Most of the time we associate fiber with bowel health, especially constipation. However, fiber has a prominent role in lowering hypertension, weight, and cholesterol and has been shown to lower the risk of heart disease later in life. We need between 25 and 40 grams a day of fiber and this can easily be achieved by filling two thirds of your plate with fruit,...

Omega-3 Fatty Acids Protect the Heart

submitted by: admin on 02/18/2015
  Patients with diabetes who've had a previous heart attack have an 84% lower incidence of dangerous ventricular arrhythmias and 72% lower risk of a fatal heart attack if they use omega 3 fatty acids than those only on drug protection. One thousand patients were followed for 40 months and included those between the ages of 60 and 80. They were given...

Over-treatment in the ICU is Common

submitted by: admin on 10/12/2013
  A JAMA survey of almost 2000 doctors and nurses in the ICU in January of 2012 revealed that they believed there is often too much care adminstered to patients. Only occasionally was there insufficient care. Advance directives need to be honored and treatment decisions often require input from multiple sources that include the family, physician, spiritual...

Probiotics May Reduce Anxiety

submitted by: admin on 10/14/2013
  Normally we think of probiotics for our gut. In a double blind, placebo controlled study, two probiotic strains, Lactobacillus helviticus and Bifidobacter longum were shown to lower levels of anxiety. These probiotics were shown to increase the number of GABA receptors, which induce relaxation, in the brain. They also reduce gut inflammation. Mental...

Shifting Medicine from Disease Care to Health Care

submitted by: admin on 10/14/2013
  We cannot sustain a sick care health system and must shift to a true health care system where prevention is the cornerstone of medical practice. In my book, A Return to Healing, I present a 5 point plan that could help encourage a health care paradigm. This program includes: Funding exercise programs both nationally and locally and in every academic...

Supplements: Do Athletes Need Them?

submitted by: admin on 10/16/2013
Anabolic steroids such as testosterone, androstenedione, and growth hormone are now commonplace in professional sports. It is not only bad for health but a poor role model for our kids. The spirit of sport has changed its meaning.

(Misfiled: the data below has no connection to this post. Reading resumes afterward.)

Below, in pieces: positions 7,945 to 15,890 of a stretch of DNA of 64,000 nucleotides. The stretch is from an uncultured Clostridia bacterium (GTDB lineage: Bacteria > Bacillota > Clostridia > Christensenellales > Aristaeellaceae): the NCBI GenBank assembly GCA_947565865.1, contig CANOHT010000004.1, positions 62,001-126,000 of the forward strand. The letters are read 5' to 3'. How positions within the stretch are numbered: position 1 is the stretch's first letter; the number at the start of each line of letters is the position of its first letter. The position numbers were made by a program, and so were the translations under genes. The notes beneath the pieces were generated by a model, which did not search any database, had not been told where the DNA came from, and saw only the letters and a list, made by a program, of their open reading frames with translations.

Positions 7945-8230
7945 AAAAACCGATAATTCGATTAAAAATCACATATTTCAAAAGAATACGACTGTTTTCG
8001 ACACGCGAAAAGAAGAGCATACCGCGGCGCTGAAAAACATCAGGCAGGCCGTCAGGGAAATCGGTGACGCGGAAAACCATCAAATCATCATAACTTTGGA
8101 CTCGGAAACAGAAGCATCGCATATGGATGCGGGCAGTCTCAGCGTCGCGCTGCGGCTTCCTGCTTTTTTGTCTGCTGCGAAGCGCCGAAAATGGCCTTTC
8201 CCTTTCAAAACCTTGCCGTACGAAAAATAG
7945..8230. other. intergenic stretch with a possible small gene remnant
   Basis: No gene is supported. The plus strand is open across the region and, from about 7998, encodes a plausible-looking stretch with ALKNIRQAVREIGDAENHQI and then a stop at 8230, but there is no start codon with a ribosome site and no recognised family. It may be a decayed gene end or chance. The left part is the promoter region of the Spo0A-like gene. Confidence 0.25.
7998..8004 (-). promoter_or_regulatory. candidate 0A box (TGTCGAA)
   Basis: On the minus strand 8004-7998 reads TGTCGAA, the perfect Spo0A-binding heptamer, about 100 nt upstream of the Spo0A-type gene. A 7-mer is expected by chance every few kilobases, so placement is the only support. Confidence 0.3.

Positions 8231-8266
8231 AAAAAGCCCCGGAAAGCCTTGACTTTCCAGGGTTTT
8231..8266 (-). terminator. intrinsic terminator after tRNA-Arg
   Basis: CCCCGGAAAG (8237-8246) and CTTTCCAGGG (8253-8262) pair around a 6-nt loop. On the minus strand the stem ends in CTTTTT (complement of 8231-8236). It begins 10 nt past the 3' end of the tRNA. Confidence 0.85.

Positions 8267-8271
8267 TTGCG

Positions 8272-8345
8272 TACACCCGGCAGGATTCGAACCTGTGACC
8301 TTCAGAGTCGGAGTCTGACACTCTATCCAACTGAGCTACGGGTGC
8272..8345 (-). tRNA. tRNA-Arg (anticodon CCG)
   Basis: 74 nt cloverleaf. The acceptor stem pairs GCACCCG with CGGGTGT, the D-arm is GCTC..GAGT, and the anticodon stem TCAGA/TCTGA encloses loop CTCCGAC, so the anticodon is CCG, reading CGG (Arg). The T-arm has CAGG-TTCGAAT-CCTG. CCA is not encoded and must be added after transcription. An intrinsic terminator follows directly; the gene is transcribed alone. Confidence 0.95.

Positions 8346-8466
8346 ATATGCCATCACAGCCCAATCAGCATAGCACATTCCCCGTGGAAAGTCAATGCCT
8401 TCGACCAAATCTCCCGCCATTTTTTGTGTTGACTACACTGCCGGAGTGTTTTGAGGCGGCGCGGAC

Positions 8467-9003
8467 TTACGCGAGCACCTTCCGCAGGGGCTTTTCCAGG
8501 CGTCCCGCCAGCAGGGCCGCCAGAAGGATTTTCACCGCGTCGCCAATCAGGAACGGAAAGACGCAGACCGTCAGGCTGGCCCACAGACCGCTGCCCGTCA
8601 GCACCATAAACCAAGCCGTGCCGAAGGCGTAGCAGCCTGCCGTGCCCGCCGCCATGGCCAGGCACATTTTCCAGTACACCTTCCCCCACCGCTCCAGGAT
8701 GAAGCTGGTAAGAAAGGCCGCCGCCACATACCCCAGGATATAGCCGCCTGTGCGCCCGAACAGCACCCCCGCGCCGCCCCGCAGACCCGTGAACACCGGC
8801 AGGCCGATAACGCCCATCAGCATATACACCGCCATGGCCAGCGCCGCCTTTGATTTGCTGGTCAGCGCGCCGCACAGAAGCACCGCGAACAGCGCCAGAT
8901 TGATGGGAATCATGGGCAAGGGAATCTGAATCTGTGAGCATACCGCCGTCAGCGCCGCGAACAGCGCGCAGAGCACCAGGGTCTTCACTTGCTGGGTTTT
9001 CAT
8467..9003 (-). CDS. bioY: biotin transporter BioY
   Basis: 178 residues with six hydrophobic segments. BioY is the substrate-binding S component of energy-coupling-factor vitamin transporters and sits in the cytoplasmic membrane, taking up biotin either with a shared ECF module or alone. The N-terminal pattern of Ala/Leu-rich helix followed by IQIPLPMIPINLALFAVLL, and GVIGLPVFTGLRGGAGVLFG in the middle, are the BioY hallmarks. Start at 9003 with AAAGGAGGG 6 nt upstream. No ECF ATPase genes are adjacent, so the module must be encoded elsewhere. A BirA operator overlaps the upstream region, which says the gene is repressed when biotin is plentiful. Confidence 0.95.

The Happy Story of GM (Genetically Modified) Crops

submitted by: admin on 02/23/2024
       "A Return to Healing" Blog: Fri, 03/12/2010 - 23:38 — BBelitsos This short but profound piece, by a Wisconsin dairy farmer named Jim Goodman, is the kind of plain-spoken information we urgently need to understand the GMO debacle--one of the pillars of unsustainable agriculture. (It was first published on February 24,...

The Hip Resurfacing Scandal

submitted by: admin on 10/17/2013
  According to an article in the NY Times in January of 2013, it appears that Johnson and Johnson, the manufacturer of the DePuy metal on metal hip resurfacing prosthesis, knowingly and willingly sold this product even though they had full knowledge that it was defective and would cause widespread disability, suffering, and even deaths. More that 10,000...

The Importance of Vitamin D in Serious Illness

submitted by: admin on 06/05/2016
A study published in Pediatrics from the University of Ottawa documented that 75% of children in ICU with serious illnesses had low vitamin D levels and were noted to be sicker, requiring more life support services, and longer times in the ICU. Considering that there is an epidemic of vitamin D deficiency caused by lack of exposure to sunlight, it is not particularly...

Urban Agriculture is Necessary

submitted by: admin on 09/29/2013
According to an article published in the September-October 2013 issue of the Journal of Environmental Quality, it is becoming more commonplace for the best restaurants to farm their own produce and pick it the same day it is cooked! This "urban agriculture" is taking off in many progressive cities. With this activity comes a responsibility to learn...